The final number of students who failed to graduate is still not determined, officials conceded.
That’s from NJ Spotlight’s report today on a new template issued by the NJ Department of Education designed to identify and remediate students who most likely will fail both the traditional High School Proficiency Assessment and its fallback, the Alternative High School Assessment. Students are offered the AHSA after they fail the HSPA three times.
NJ’s published education rate was flagged by Race To The Top reviewers, who noted that “the state has been inflating [the graduation rate]” and “New Jersey acknowledges that its historical graduation rate data is unrealistically inflated and has plans to implement a new tracking system soon. Some available data shows low graduation rates for Hispanic and African-American students. There is no evidence that graduation rates have improved.”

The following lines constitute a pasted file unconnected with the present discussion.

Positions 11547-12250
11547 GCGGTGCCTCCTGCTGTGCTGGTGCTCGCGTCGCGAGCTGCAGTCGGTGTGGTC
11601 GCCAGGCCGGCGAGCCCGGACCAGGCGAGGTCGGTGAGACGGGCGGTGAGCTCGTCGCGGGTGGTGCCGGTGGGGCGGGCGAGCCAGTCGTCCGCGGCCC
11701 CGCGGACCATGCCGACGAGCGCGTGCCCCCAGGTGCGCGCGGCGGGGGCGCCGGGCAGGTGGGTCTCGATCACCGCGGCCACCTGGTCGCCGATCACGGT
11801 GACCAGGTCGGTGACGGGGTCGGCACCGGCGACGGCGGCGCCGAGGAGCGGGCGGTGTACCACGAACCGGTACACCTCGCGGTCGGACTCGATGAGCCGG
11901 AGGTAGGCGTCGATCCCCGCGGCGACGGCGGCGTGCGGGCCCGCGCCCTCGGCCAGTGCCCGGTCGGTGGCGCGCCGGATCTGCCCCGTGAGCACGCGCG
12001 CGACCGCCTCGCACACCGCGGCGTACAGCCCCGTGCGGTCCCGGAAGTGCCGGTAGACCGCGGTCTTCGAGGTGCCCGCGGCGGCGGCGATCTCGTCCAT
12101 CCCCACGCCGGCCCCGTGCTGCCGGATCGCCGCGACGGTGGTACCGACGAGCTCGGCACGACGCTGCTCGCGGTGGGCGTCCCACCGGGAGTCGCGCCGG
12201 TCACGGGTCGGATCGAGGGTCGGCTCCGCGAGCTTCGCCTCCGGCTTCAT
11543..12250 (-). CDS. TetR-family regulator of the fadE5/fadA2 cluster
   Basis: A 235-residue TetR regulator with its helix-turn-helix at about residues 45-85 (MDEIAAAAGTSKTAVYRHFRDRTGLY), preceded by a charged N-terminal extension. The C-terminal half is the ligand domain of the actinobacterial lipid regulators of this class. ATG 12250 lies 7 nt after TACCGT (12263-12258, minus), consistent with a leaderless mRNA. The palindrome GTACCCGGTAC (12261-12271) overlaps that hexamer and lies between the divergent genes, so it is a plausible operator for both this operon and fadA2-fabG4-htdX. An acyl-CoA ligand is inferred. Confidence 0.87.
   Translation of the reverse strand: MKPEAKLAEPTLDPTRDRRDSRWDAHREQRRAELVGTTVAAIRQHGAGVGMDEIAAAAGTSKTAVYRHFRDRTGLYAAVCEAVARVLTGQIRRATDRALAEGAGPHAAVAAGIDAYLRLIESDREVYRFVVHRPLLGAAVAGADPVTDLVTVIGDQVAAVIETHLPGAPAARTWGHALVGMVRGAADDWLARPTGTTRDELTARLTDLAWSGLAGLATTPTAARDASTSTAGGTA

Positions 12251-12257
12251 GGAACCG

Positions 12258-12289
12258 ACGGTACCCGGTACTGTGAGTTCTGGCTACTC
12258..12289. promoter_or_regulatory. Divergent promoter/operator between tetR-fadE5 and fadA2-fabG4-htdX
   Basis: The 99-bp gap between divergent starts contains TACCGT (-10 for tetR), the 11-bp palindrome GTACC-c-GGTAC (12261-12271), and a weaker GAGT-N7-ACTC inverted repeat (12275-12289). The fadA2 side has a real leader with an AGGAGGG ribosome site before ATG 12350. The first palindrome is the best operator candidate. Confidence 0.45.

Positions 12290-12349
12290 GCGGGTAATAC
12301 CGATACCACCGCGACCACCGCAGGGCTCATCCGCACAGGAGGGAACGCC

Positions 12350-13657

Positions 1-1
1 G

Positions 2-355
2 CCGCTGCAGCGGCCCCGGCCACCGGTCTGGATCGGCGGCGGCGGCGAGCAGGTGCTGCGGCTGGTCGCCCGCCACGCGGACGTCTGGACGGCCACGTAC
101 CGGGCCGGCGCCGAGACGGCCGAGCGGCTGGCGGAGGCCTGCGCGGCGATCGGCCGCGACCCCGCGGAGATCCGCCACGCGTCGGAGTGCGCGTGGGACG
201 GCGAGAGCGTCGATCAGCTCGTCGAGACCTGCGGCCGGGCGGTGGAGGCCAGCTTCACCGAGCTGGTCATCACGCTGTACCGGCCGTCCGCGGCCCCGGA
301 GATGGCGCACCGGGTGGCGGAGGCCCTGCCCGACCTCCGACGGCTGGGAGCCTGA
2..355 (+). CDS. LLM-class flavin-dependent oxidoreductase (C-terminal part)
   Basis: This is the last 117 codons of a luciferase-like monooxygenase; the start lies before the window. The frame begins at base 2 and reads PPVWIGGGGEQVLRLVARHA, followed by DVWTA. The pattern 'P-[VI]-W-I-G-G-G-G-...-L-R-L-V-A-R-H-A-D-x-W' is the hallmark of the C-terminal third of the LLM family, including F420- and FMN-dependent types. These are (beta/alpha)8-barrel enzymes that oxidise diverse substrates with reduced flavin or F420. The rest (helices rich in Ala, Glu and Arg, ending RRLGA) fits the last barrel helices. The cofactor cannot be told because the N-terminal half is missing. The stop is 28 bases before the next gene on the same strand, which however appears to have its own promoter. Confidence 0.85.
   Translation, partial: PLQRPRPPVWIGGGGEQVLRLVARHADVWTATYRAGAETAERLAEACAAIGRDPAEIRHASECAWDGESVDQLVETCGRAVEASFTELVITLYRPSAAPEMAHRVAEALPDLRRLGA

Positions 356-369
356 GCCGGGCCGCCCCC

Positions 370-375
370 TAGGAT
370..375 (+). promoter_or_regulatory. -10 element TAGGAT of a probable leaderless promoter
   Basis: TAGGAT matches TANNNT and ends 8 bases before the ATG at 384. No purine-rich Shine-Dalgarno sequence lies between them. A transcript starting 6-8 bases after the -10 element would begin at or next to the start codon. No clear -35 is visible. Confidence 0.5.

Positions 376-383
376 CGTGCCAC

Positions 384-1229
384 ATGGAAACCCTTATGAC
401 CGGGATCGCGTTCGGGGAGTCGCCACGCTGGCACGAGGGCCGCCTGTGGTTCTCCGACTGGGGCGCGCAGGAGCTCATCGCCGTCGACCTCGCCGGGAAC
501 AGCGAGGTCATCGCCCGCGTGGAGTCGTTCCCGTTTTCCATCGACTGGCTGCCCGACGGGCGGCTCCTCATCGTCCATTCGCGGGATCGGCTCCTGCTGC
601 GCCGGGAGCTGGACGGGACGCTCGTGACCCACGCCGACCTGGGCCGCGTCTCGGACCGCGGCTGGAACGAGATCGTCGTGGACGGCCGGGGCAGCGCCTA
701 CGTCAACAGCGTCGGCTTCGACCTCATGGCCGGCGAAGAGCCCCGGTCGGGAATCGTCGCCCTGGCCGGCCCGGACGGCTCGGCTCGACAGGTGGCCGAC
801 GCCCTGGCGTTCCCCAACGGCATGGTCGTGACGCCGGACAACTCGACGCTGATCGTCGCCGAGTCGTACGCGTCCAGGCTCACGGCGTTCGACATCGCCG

How did we inflate those numbers? Through our old Secondary Review Assessment, which was impossible to fail. Last year the SRA was replaced by the AHSA and almost 10,000 students failed, though about 8,000 (what’s with the uncertainty?) of those students were able to pass through portfolios, appeals, teacher recommendations, and additional tutoring over the summer.
The NJEA’s website still touts our high school graduation rate as “the best in the nation: New Jersey ranks number one in the percentage of students graduating high school.” Maybe it’s time for an update.